I then found a bed and breakfast for only 30 pounds, right next to the bus stops in the town square called the Tongadale Hotel. I booked a room there and then did some exploring around the town before my bus was to arrive. It was bright and sunny outside, and then all of the sudden it started pouring down raining with the wind whipping around. I pulled out my umbrella and the wind almost ripped it out of my hand and turned it inside out. I was getting drenched and my flimsy umbrella was not designed for this kind of punishment, so I had to duck into a doorway along with everyone else in the town. After about five minutes it was bright and sunny again, and everyone continued on about their business like it was perfectly normal.

This is one of the more peculiar occurrences on Skye, as there is both rain and sunshine every day. This is why there are so many rainbows on the isle, which could be one reason why people throughout history believed it to be such a magical place. It is interesting to see a monsoon right next to a crisp sunshiny day going on a few feet from each other.

Eventually I got on the bus to Uig, which was a breathtakingly beautiful journey as expected. On the bus I noticed a guy with an American accent and asked him where he was from. He turned out to be a high school history teacher from Michigan named Jaime who was also traveling Skye solo. He had just gotten to Skye as well and was just riding the bus around to look at the scenery. After I told him of my plan to hike to the Faerie Glen, he decided to tag along for the journey.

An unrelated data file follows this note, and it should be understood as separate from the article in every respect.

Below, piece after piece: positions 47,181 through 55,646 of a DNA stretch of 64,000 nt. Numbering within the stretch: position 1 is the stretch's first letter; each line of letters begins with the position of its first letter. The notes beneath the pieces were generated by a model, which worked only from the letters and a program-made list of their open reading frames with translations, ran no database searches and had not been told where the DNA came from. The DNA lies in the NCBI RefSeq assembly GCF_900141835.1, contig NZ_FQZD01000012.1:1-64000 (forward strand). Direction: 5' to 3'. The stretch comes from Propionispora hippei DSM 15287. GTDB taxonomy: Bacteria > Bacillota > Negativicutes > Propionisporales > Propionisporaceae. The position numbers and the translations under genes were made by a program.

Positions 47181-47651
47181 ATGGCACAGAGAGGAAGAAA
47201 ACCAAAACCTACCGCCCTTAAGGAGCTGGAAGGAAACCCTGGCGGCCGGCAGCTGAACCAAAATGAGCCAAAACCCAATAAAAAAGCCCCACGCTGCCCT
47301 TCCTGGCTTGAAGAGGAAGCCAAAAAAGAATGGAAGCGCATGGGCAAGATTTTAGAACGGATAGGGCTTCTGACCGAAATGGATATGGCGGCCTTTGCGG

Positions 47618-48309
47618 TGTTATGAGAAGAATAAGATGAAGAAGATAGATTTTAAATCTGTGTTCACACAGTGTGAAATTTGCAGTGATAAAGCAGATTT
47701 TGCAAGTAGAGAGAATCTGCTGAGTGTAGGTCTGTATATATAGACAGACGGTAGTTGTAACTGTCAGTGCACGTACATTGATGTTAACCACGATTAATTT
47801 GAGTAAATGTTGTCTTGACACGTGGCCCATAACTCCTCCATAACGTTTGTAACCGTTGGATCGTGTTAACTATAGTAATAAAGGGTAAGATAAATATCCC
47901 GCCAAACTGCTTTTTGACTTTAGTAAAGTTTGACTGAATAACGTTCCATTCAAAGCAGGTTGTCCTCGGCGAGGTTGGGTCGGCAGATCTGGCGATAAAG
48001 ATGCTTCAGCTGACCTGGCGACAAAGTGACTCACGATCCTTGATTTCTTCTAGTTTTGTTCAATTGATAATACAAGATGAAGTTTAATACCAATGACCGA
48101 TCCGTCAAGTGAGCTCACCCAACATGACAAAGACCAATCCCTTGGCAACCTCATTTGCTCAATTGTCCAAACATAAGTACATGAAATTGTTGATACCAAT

The bus driver asked me where I was planning on going in Uig, and when I told him I was going to the Faerie Glen, he smiled and said he would drop me off at the road leading up to it, which wasn’t a normal stop, but would save me some of the walk. The Faerie Glen is about a two mile hike from Uig. After he let Jaime and I out, he told us to follow the wee road a bit and we would come right to it.

There are no signs to get to the Faerie Glen, so to get there you need to know where to go beforehand. Jaime and I walked up the road a bit and asked a lady if we were going in the right direction. She smiled (this seemed to be a trend every time I mentioned the Faerie Glen) and told us to follow the road a wee bit until we reached a gate, which would take us to the upper part of the glen. After taking some pictures we realized we were standing right next to a gate, so we were thinking that it couldn’t be the gate we needed or she would have just said, “Go through that gate.”